6 September 2023
By Luis de Guindos
Moving towards carbon neutrality as quickly and boldly as possible is by far the best way to slow down climate change. It may take more effort in the short run, but in the long run it will cost less overall, says ECB Vice-President Luis de Guindos. We need to reach carbon neutrality to avoid existential risks to nature, people and our economies. And we need to start making changes soon. Procrastinating may be easier and less costly today, but means we will pay a higher price tomorrow: the damage to our environment and economies from rising temperatures will be much more severe. In fact, the sooner and faster we complete the necessary green transition, the lower the overall costs and risks. This is one of the main outcomes of our second economy-wide climate stress test. Let me talk you through the findings.
The ECB economy-wide climate stress test is a tool that allows us to measure the future impact of climate risk on companies, households and the financial system. Its top-down modelling ensures a harmonised approach and provides unprecedented coverage of companies and financial institutions in the euro area. It uses granular datasets, particularly data on firms’ geographical location and their greenhouse gas emissions. This allows us to identify firms that are vulnerable to transition and physical risk across sectors and regions. The results of the first ECB economy-wide climate stress test exercise were published in September 2021. The first exercise focused on how physical and transition risks increase the probability of companies defaulting on their debt. It showed that the short-term costs of an early green transition are always more than offset by the long-term benefits of avoiding the physical risks of a “hot house world” in which the green transition does not happen.
This second economy-wide climate stress test exercise builds on the previous one, but also focuses on the timing and ambition of transitioning towards net zero and its financial consequences for companies and households in the context of a changing macroeconomic environment. More specifically, it asks two questions. Given today’s circumstances, what are the costs and risks associated with a transition to net-zero emissions in the short and medium-term? And what impact would the different transition pathways have on the economy and the financial system?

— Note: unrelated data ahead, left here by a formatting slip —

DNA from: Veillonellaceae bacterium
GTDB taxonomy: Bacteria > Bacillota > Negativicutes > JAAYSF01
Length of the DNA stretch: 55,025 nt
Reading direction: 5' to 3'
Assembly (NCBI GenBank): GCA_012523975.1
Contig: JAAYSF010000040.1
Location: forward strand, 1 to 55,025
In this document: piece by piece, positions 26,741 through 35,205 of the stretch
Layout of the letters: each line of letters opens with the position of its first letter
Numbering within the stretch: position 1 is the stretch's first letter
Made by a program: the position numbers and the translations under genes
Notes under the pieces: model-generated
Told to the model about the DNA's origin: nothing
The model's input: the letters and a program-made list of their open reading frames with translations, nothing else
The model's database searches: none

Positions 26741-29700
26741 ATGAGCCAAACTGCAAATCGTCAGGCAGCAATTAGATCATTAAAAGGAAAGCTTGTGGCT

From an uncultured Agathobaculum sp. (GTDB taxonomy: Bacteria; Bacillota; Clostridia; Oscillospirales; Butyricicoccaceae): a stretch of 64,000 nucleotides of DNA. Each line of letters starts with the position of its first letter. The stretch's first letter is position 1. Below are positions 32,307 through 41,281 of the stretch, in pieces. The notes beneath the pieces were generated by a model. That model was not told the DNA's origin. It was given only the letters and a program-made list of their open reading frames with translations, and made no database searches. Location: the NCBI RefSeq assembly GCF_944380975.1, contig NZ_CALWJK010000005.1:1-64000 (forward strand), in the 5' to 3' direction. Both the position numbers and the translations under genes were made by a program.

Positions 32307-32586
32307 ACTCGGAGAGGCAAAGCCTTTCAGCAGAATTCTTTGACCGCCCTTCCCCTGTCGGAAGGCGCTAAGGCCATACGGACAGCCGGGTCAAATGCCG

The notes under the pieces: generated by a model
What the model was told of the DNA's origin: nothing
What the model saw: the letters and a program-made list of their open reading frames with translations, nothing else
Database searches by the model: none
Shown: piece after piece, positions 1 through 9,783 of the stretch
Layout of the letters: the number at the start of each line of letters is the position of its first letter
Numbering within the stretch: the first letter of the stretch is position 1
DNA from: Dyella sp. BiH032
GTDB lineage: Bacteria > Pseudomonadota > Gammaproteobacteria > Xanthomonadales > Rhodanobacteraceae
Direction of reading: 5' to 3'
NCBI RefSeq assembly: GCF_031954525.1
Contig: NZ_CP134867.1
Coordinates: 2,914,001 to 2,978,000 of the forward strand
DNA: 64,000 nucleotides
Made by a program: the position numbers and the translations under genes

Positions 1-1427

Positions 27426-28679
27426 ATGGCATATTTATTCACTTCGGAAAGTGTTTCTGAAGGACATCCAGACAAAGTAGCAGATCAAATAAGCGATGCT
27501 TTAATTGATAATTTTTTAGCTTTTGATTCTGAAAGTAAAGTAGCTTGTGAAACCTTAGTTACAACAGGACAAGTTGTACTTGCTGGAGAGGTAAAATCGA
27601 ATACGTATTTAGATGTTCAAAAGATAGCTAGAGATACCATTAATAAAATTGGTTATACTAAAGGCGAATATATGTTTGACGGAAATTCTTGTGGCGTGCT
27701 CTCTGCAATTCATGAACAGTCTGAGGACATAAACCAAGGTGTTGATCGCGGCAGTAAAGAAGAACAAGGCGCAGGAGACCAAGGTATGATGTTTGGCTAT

What’s new in our top-down climate stress testing framework
We have upgraded and added several features to our stress testing framework since 2021. First, we have constructed new short-term transition scenarios based on the climate scenarios of the Network for Greening the Financial System. Second, we have developed new climate risk models that account for recent developments in the European energy sector, particularly the increase in energy prices triggered by Russia’s invasion of Ukraine. Third, we have calculated the investment needed to successfully transition towards net-zero emissions in a more granular way.
We designed three transition scenarios covering the period until 2030. The “accelerated transition” scenario assumes a jumpstart of the transition with rapid and severe increases in energy prices. Investment in renewable energy sources in the short term leads to a reduction in emissions by 2030. This would be compatible with the long-term temperature targets of the Paris Agreement (+1.5°C increase relative to pre-industrial levels).
In the other two scenarios, current macroeconomic and geopolitical conditions lead to a delay in green transition efforts until the end of 2025. In the “late-push transition” scenario, the green transition starts in 2026 and is intense enough to achieve emission reductions by 2030. The expected results are comparable to those in the accelerated transition, but they come at a higher cost, as the policies needed to achieve them are more ambitious and abrupt. In the “delayed transition” scenario, the transition also starts in 2026 but is more gradual and slower than in the late-push transition. It is therefore not ambitious enough to achieve emission targets in line with the Paris Agreement goals by 2030.
The green transition and potential ways forward
Under the three scenarios, how would greenhouse gas emissions, global temperatures and investment efforts develop? Chart 1, panel a) shows the historical and projected emission pathways compared with a baseline scenario that assumes that nothing will be done beyond currently implemented policies. In the long term the temperature increase in the delayed transition scenario is substantially higher than in the other two scenarios at 2.6°C compared with 1.5°C relative to pre-industrial levels. A delayed transition is therefore expected to lead to much higher physical risk in the long term via more frequent and more intense wildfires and floods than we are already currently experiencing.